Legislature(2001 - 2002)
03/19/2001 11:38 AM Senate RLS
* first hearing in first committee of referral
= bill was previously heard/scheduled
= bill was previously heard/scheduled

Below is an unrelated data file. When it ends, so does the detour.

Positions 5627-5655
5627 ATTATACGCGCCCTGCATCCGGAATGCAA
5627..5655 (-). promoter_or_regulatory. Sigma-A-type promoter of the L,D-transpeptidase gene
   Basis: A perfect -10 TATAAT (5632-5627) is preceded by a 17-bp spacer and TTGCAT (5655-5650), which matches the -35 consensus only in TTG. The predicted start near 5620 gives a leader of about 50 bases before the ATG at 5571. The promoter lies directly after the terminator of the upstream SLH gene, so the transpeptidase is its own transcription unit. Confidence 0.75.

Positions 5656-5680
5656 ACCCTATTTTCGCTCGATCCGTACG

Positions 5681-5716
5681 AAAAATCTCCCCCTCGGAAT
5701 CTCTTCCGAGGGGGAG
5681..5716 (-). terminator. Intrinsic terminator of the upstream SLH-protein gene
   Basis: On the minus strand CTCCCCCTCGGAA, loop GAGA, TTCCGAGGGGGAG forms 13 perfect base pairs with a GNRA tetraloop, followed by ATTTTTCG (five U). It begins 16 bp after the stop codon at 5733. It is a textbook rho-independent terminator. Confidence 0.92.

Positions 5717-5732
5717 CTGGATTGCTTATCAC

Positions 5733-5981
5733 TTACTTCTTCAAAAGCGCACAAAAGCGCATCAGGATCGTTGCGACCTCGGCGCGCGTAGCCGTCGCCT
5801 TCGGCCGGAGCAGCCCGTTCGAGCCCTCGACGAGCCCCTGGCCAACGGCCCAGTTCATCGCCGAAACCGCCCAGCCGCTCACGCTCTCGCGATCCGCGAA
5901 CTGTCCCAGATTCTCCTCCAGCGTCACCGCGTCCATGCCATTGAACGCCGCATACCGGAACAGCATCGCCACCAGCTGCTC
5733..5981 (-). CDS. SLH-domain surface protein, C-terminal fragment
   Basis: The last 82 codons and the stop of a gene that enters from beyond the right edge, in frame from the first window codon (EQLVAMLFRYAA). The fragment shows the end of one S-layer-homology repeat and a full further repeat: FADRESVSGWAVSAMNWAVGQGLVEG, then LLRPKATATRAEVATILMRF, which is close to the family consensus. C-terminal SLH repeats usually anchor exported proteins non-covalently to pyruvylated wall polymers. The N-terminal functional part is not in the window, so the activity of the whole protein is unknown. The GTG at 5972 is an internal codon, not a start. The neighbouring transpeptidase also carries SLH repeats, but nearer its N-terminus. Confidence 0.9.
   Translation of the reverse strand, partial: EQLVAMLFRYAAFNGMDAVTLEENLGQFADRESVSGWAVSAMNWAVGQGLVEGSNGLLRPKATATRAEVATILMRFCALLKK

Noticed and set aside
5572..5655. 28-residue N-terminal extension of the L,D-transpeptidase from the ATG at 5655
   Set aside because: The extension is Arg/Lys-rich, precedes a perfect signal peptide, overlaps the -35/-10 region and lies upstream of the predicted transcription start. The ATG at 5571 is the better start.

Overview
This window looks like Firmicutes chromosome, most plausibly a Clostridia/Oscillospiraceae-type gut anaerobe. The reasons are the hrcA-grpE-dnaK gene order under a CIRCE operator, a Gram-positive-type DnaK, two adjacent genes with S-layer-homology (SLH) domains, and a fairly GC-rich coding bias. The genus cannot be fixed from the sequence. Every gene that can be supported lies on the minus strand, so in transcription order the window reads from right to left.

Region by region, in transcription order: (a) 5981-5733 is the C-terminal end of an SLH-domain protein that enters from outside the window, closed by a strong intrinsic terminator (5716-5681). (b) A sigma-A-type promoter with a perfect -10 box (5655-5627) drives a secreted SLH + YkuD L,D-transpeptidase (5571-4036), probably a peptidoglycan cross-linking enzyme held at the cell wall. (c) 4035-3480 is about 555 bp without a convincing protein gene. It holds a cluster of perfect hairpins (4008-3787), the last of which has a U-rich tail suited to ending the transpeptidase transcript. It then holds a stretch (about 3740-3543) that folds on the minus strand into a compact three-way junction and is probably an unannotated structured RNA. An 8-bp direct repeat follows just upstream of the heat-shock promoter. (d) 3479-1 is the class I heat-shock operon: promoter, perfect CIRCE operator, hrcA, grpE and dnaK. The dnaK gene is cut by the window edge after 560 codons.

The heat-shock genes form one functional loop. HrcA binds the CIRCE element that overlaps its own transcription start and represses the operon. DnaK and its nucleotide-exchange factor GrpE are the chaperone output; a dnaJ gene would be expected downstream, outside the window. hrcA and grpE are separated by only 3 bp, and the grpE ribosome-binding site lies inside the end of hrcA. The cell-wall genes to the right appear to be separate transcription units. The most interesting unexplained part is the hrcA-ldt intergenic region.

ALASKA STATE LEGISLATURE SENATE RULES COMMITTEE March 19, 2001 11:38 a.m. MEMBERS PRESENT Senator Drue Pearce, Chair Senator John Cowdery, Vice Chair Senator Randy Phillips Senator Gene Therriault MEMBERS ABSENT Senator Johnny Ellis COMMITTEE CALENDAR SENATE BILL NO. 77 "An Act repealing the exception that applies to collection and payment of interest of $150 or less on royalty or net profit share underpayments and overpayments; and providing for an effective date." APPROVED FOR CALENDARING SENATE BILL NO. 78 "An Act relating to municipal regulation of radio antennas." APPROVED FOR CALENDARING SENATE BILL NO. 99 "An Act relating to the DNA identification registration system." HEARD AND HELD PREVIOUS COMMITTEE ACTION SB 77 - See Resources minutes dated 2/21/01 and Finance report dated 3/13/01. SB 78 - See Community and Regional Affairs minutes dated 3/7/01. SB 99 - See Judiciary minutes dated 2/28/01 and Finance report dated 3/14/01. WITNESS REGISTER Ms. Juli Lucky Staff to Senator Halford Alaska State Capitol Juneau, AK 99801-1182 ACTION NARRATIVE TAPE 01-3, SIDE A Number 001 CHAIRWOMAN DRUE PEARCE called the Senate Rules Committee meeting to order at 11:38 a.m. Present were Senators Phillips, Cowdery and Pearce. She announced that three bills were before the committee: SB 77, SB 78 and SB 99. SENATOR COWDERY moved to calendar SB 77-NET PROFIT SHARE UNDER/OVERPAYMENTS. There being no objection, the motion carried. SENATOR COWDERY moved to calendar SB 78-MUNICIPAL REGULATION OF RADIO ANTENNAS and asked for unanimous consent. There being no objection, the motion carried. CHAIRWOMAN PEARCE noted that SB 99-DNA REGISTRATION OF BURGLARS with zero and "asterisked" fiscal notes was before the committee. SENATOR PHILLIPS asked what SB 99 attempts to do and what DNA identification is applied to at this time. MS. JULI LUCKY, staff to Senator Halford, the sponsor of SB 99, replied that SB 99 requires DNA samples to be taken from convicted burglars. At this point, DNA samples are taken from people who are convicted of crimes against a person; SB 99 expands the sample take to convicted burglars. SENATOR PHILLIPS asked what the public policy argument is for SB 99. MS. LUCKY explained that in 1995, during discussions about the original legislation, burglary was discussed but that legislation did not include burglars in the list of offenders from which DNA samples are taken for Alaska's database. Since that time, studies done in Great Britain and the states of Virginia and Florida have shown that a very high percentage of burglars (between 40 and 60 percent, depending on the study) go on to commit violent crimes. SENATOR PHILLIPS noted that he did not have any information on those studies in his file. MS. LUCKY offered to provide him with materials. CHAIRWOMAN PEARCE announced that Senator Therriault joined the committee. SENATOR COWDERY asked what the difference is between a person convicted of burglary and a felony attempt to convict burglary. MS. LUCKY said she believes the felony attempt to convict burglary crime occurs, "if they catch you at the door with the tools, you're almost in the house but they catch you before you've had a chance to actually commit the burglary." A person would be convicted of that crime if there was enough evidence to prove the person was about to commit the crime but was caught before it could occur. SENATOR COWDERY asked if there is a dollar amount associated with the two charges. MS. LUCKY replied that burglary is a class C or a class B felony. Burglary and theft are two different things. Burglary in the second degree is defined as, "A person commits the crime of burglary if the person enters or remains unlawfully in a building with the intent to commit a crime in the building." Burglary in the first degree makes it a class B felony if the building is a dwelling or the person is armed or attempts to cause physical injury or uses a dangerous instrument. SB 99 only applies to burglary - not theft. She pointed out that in the studies she mentioned, about 50 percent of burglars went on to commit violent crimes. The State of Virginia has had its DNA database in place since 1989 and tests all felons. That study found that burglary has the highest correlation with subsequent violent crimes, the theories being that either it is a crime of convenience or that it is a gateway crime. She read a quote from a forensic scientist in Virginia about the results of the Virginia study. He said, "What has been fascinating and somewhat remarkable is that greater than 60 percent of the hits from violent offender cases matched database samples from convicted burglars, not violent offenders." That means when the police have a cold hit from a crime scene, a lot of the hits match samples that come from burglars. The studies conclude that when convicted burglars are not required to give DNA samples, they are being given a free violent crime. MS. LUCKY stated that according to the Department of Public Safety, when a sample is taken from a convicted felon, no name is attached; it is given a bar code and put in the database. It would only be accessed again if the sample was found at a crime scene. DPS has assured her that the information on race, heredity and disease cannot be taken out of the sample in the database. SENATOR COWDERY thanked Ms. Lucky and said he believes this is another tool that can be used to deter crime. SENATOR THERRIAULT asked, regarding the Virginia study, "If you had a violent crime, you would find that the person had committed a burglary, but if you had a burglary, there wasn't as high of a chance that you would find that they had committed a violent crime. Is that what it said?" MS. LUCKY said it has been said both ways. Regarding the Virginia database, the forensic scientist was saying the surprising thing was that 60 percent of the matches from crime scenes come from burglars. Looking at the statistics the other way, 40 percent of convicted burglars go on to commit violent crimes. SENATOR PHILLIPS asked if the committee has received a response from the ACLU on this bill. CHAIRWOMAN PEARCE informed him that a letter from the ACLU was received this morning via e-mail. MR. PAT CARTER, aide to the Senate Rules Committee, clarified that a representative from the ACLU called to explain that the letter was sent to Senator Pearce only. CHAIRWOMAN PEARCE offered to make copies for committee members and asked Senator Phillips if he would prefer to hold SB 99 in committee. SENATOR PHILLIPS said he would and noted his concern is with how much information the government is keeping on people. He would like to hear what the ACLU has to say on this issue. CHAIRWOMAN PEARCE announced that SB 99 would come before the committee at its next meeting. She then adjourned the meeting.